A pixel is the smallest unit of a video screen display, taking its name from an alternate spelling of pics, short for pictures and el, short for element. Pixel art is art made by partly or entirely focusing on manipulating images at the pixel level. The term was apparently first used in publication in 1982 by researchers from the Xerox Palo Alto Research Center, although the concept was at least a decade older, harkening back to the design of many early 2D computer games. One use of the term pixel software is to refer to software used to create pixel art. The term pixel software has some other uses as well.
When referring to pixel art, some artists are purists who use only pixel manipulation in their art, while others extend the definition in various ways. These artists’ definitions of pixel art will influence the applications that the artists consider to be pixel software. Software used for pixel art ranges from free programs like the simply named Pixel™ or Active Pixels™ or Graphics Gale™ to MicroSoft® Paint all to way up to Adobe® Photoshop®.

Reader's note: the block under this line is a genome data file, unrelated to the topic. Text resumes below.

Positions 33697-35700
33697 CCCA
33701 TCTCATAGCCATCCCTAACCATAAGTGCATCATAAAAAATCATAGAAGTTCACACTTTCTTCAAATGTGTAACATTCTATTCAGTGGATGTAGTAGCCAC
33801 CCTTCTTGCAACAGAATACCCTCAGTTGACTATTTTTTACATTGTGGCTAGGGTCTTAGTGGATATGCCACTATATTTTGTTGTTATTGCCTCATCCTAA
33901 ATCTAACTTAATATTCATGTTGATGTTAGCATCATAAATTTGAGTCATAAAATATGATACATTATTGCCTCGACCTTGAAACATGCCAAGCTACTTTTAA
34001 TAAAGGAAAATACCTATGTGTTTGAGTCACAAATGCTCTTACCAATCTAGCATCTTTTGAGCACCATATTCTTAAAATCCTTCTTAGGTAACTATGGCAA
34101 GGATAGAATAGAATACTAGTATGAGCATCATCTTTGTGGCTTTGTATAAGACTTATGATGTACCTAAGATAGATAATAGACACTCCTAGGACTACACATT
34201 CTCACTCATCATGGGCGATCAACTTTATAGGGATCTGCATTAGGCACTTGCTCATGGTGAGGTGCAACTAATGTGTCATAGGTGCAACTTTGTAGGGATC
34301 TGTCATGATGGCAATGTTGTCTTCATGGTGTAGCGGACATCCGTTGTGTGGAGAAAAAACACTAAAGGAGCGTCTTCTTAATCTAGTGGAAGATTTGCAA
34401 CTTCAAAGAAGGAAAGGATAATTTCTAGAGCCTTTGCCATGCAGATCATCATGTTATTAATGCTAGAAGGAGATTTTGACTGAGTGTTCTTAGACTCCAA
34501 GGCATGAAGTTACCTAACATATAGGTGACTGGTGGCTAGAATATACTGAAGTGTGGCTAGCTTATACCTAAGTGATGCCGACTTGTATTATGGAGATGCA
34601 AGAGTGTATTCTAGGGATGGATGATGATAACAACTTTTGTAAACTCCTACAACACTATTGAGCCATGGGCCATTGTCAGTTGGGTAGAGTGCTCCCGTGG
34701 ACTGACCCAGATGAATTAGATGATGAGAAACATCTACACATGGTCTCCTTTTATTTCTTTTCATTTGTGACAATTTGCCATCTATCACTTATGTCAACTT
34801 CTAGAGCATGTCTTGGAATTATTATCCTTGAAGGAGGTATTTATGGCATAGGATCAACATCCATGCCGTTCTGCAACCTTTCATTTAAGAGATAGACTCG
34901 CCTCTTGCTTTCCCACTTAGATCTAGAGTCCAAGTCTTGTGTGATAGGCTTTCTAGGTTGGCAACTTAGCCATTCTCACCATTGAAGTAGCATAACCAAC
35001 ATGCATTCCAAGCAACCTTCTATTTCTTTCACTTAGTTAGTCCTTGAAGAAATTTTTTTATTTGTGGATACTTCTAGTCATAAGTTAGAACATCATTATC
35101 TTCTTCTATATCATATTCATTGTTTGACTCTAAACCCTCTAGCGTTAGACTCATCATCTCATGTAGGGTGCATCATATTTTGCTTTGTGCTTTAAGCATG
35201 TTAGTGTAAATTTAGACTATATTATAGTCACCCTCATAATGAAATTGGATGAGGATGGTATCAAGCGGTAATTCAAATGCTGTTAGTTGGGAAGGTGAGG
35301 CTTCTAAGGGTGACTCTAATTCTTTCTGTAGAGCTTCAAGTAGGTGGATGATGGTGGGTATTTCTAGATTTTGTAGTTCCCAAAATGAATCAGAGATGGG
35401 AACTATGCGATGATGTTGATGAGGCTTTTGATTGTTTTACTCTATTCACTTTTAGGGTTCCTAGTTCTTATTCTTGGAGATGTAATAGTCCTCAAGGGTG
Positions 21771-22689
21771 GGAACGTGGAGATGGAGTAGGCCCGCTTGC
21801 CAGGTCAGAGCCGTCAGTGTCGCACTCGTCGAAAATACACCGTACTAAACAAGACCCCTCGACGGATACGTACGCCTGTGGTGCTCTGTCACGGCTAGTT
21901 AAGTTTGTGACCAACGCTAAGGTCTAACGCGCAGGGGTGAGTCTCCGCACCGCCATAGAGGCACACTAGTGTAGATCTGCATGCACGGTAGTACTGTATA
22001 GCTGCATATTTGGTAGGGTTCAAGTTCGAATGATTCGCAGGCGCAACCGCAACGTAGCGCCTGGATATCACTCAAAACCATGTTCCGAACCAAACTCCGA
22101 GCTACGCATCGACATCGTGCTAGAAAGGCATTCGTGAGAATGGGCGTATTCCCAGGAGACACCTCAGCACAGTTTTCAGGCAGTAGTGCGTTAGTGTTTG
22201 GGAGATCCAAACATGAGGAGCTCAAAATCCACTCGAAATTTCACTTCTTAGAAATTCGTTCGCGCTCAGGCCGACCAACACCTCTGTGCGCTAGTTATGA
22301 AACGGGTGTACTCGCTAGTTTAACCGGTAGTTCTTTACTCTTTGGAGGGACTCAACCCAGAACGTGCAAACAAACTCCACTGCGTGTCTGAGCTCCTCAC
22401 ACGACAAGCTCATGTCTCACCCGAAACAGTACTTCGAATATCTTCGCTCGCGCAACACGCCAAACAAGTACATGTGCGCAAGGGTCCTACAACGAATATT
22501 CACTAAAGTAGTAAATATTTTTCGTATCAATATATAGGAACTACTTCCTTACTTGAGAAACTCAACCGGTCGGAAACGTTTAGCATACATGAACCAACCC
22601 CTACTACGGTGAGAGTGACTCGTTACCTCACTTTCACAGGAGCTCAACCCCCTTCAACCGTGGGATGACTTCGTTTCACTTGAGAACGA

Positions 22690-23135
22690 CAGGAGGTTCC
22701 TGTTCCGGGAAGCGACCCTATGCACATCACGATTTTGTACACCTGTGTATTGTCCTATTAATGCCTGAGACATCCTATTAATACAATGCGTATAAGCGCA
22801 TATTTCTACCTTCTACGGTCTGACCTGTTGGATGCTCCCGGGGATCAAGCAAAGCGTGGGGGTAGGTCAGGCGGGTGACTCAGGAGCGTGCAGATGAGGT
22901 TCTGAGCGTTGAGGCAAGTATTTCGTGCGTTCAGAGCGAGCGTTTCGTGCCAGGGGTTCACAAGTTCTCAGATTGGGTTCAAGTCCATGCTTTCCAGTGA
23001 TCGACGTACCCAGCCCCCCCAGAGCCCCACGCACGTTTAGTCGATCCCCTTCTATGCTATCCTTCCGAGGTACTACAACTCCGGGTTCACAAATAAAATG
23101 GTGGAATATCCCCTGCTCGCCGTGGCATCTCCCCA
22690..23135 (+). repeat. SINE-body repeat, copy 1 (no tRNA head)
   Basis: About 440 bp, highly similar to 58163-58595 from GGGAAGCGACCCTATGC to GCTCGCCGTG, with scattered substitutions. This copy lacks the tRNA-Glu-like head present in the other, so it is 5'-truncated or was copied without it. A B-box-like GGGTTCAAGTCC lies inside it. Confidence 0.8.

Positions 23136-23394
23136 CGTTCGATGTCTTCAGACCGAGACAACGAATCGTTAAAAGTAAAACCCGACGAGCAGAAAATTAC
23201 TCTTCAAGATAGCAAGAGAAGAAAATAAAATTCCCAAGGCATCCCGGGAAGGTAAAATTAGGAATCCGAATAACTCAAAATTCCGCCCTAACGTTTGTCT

Many pixel artists stick to the simpler programs, or only use the higher end programs for special effects. Some consider the special effects available in Photoshop® outside the realms of pixel art. Still others have no issue with combining pixel art and vector art to make a blended final product.
Pixel software is also used to refer to software that references the pixel elements of the computer monitor. One example is A Ruler for Windows™, which is an on-screen pixel ruler. Calculators that convert dpi (dots per inch) to pixels and vice versa may also be referred to as pixel software. Pixel meter software, utilities to identify the color of a selected pixel on a monitor. One, called Digital Color Meter®, comes installed on Mac computers and allows the user to control the aperture of the color selector as well as choose the type of read-out preferred.